Photo by Artem Beliaikin on Pexels.com

Learning To Cook With Your Mexican Mama

Learning To Cook With Your Mexican Mama, Or With Your Mexican-American Mama

Since Christmas time is a wonderful time of different holiday dishes and traditions, I thought it would be a good time to tell you about my learning to cook “journey”. (Anyone outside of the Mexican-American circle would call it a roller coaster!)

I’ve been cooking since I was barely a teenager. (As a young roommate I never shared the ‘wealth’ of my knowledge with my roomies, since I believed knowing how to cook meant following recipes) I cannot say I love cooking, especially the way I was inducted into the kitchen, but my ego is strutting; bien culeca when someone says “Oooh are those Rosies enchi’s?”.

It all started when I was almost fourteen years old, the summer before high school, when my whole life would turn upside down. My older siblings were all going off to work with mom in the grapevines of Coachella Valley, but I was not old enough to get a work permit. However, I was old enough to cook all by myself in the hot kitchen and so began my culinary journey.

Cooking class in my Mexican mother’s home was very informal. (I just felt my daughter roll her eyes at the obvious truth) Chores done and laundry continual, Mom would pull out some meat and say, 

“When this defrosts, go ahead and cook it and serve it with frijoles de la olla today. No need to refry the beans today and don’t forget to make the tortillas first, they’ll stay warm” 

“What?! Ok, Wait, what do I do with the meat?” 

Without even looking back at me, she’d say,

 “Con cebollita picada y pimienta. Ah, y un poco de sal. No se te pase!”

“That’s it? Some diced onion, pepper and salt? How do I know if I have enough salt or too much in it?” 

She’d put down the laundry basket, look at me and say,

“You have to taste it Rosalba. If you need to add a little something, check the fridge, maybe some diced jalapeno, or garlic. There’s comino in the cupboard.” 

She’d go right back to the endless laundry.

“Dad’s gonna be here just after noon, so be ready to serve” 

That was the lesson. After staring at the meat, which was seeping blood, I wondered how I was going to create something delicious like Mom always did. I had no choice but to go for it and cook.

I cut the meat into small bites, I could not get all the fat out and that worried me. Still, I seasoned it with a dash of pepper, salt, and a sprinkle of cumin. Then, I just tossed it all into the pan with diced onions. That fat that I struggled to cut off, simmered and blended with the onion. As it continued to cook down it blended with the meat juices and created a gravy.  It looked tasty, hmmm. I added a dash more salt, and let it simmer.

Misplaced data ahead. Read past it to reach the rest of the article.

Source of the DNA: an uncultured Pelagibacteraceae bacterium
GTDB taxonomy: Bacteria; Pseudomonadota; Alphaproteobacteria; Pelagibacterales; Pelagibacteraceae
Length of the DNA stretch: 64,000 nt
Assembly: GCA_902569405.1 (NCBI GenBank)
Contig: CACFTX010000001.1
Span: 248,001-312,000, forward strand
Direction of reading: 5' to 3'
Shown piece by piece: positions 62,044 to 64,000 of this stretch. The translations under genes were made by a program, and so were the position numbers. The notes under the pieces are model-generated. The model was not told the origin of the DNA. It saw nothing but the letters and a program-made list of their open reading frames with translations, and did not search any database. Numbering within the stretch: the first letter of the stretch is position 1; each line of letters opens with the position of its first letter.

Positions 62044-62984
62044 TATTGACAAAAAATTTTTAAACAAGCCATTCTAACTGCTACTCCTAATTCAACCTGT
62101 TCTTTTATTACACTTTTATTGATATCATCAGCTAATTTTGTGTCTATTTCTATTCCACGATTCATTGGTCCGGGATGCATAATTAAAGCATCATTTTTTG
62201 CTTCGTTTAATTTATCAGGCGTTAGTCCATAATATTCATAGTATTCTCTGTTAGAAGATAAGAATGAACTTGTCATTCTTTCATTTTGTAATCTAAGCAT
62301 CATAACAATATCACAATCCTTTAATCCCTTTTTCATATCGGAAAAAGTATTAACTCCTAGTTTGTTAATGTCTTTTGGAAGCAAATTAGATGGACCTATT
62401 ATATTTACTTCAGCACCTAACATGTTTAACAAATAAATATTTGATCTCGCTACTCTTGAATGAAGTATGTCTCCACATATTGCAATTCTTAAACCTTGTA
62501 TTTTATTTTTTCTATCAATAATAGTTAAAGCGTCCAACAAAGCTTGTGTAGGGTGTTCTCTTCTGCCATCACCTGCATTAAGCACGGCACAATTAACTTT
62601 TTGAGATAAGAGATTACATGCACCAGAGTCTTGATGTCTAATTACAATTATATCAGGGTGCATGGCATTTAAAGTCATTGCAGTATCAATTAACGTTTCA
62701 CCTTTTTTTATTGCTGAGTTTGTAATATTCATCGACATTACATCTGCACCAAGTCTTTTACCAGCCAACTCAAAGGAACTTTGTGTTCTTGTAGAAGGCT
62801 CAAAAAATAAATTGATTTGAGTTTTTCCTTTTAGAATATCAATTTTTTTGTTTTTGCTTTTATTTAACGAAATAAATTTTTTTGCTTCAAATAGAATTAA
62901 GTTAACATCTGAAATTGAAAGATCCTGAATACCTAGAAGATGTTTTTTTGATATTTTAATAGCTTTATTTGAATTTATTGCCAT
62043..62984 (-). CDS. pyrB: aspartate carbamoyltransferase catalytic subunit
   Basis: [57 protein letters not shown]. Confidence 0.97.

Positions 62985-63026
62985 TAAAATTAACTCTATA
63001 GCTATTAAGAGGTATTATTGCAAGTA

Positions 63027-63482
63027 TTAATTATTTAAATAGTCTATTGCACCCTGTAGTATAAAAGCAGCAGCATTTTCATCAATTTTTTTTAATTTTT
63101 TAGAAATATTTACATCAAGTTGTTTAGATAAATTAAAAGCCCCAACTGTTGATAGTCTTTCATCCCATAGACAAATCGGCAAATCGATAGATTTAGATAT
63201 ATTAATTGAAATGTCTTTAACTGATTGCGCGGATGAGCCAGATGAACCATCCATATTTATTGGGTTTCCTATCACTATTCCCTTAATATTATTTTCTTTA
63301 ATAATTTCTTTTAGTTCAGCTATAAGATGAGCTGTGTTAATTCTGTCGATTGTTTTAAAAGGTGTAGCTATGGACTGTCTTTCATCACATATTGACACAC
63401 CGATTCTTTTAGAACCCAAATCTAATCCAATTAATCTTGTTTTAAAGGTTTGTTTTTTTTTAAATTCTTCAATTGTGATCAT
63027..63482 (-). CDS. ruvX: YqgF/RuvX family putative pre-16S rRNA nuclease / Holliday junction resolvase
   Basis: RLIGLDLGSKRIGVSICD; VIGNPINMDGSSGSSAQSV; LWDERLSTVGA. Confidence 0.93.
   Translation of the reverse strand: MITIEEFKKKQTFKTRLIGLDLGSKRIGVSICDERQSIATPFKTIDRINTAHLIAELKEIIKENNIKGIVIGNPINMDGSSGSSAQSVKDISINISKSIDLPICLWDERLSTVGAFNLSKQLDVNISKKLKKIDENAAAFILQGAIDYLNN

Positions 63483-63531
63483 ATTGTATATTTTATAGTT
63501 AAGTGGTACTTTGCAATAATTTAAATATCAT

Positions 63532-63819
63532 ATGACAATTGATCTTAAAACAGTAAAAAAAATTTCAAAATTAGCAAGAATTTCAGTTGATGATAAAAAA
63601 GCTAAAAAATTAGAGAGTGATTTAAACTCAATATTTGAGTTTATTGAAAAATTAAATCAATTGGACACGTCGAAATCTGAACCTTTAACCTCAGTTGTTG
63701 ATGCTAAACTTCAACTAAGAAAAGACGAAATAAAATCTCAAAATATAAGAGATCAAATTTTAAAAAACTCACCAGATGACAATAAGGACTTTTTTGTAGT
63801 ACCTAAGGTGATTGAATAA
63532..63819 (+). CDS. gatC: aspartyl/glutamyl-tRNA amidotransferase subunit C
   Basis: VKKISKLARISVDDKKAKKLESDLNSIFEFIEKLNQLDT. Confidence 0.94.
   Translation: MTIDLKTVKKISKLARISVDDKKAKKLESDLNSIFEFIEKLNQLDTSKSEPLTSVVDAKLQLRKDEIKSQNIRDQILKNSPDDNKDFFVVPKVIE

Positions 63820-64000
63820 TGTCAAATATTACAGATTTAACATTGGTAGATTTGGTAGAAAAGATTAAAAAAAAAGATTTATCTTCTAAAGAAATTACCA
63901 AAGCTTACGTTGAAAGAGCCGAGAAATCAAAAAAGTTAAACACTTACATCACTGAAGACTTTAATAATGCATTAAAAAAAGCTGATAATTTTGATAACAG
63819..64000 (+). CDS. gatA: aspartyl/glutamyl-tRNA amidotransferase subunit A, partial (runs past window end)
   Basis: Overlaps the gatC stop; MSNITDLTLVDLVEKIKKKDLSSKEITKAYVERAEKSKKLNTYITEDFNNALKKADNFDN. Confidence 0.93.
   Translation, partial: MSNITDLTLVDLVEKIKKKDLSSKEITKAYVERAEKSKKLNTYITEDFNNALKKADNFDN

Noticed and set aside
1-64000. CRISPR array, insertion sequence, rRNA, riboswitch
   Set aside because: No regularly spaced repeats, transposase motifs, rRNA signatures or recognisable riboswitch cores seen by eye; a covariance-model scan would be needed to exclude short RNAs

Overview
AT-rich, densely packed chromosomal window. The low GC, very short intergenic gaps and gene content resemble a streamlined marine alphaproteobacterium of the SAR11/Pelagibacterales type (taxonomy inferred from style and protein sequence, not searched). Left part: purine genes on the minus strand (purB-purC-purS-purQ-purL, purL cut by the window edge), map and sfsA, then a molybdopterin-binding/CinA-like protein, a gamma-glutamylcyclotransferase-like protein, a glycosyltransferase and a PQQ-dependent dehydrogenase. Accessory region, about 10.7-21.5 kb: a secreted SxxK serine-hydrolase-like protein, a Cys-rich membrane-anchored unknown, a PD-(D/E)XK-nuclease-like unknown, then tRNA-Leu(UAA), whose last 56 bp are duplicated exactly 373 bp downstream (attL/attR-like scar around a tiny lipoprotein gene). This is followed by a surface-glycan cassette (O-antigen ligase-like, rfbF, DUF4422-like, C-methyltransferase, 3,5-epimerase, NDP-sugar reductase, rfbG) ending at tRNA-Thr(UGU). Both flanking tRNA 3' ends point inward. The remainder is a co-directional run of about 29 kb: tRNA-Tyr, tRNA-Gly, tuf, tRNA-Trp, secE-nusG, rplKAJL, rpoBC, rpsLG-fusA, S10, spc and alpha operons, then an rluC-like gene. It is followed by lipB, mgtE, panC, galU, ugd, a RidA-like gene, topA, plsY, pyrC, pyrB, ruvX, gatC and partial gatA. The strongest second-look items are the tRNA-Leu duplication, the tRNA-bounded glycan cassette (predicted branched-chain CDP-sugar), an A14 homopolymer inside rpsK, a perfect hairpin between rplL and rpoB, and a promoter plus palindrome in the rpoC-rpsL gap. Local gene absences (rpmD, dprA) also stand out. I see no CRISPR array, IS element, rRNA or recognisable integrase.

Mom came by and stirred the simmering pan, tasted, and added a dash more pepper and cumin. She lifted the towel my warm flour tortillas rested in, (I forgot to mention that making dough for tortillas had perhaps been my first lesson in the kitchen, a constant practice, since in our home we had fresh flour tortillas everyday) she covered them again and keeping a straight face she walked toward the door where the laundry waited.

“You’ll definitely have to practice rolling out your tortillas, round is the shape we’re aiming for.” 

Dad came in, washed his hands and sat down to be served. I held my breath as I brought his plate to him. He uncovered the tortillas, lifted it up high and smirked.

“This looks like the seat of your bicycle” (rolling tortillas was not my constant practice a whole different struggle)

He rolled it and bit into it and took a fork full of meat and beans to his mouth. He ate everything on his plate, then took the last bicycle shaped tortilla and cleanup the gravy, and spoke.

“That was good. Thank you”

After that, I felt like I was a culinary graduate! (after all my apa had just approved me, every daughter’s dream) Now, I could conquer any belly, taste bud or picky person. Of course, I quickly realized that for basic training in my amas kitchen, the first lesson was that it was not as scary or difficult as it seemed, and it was nowhere near impossible. I would have to watch very carefully as she taught me to make the other Mexican essentials of her kitchen, the refried beans, the Mexican rice, the salsas, the sauces for the meats and on and on.

(My daughter in-law also says that she has to keep a really keen eye on my hands as I work in the kitchen because all of a sudden, “Le voy a echar un poquito de este” But I neglect to tell her what the “este” is beforehand or how much of it I added, making her learning experience much like mine)

Although cooking is not my favorite thing to do, I truly enjoy when others enjoy my cooking, then I see its value and love it.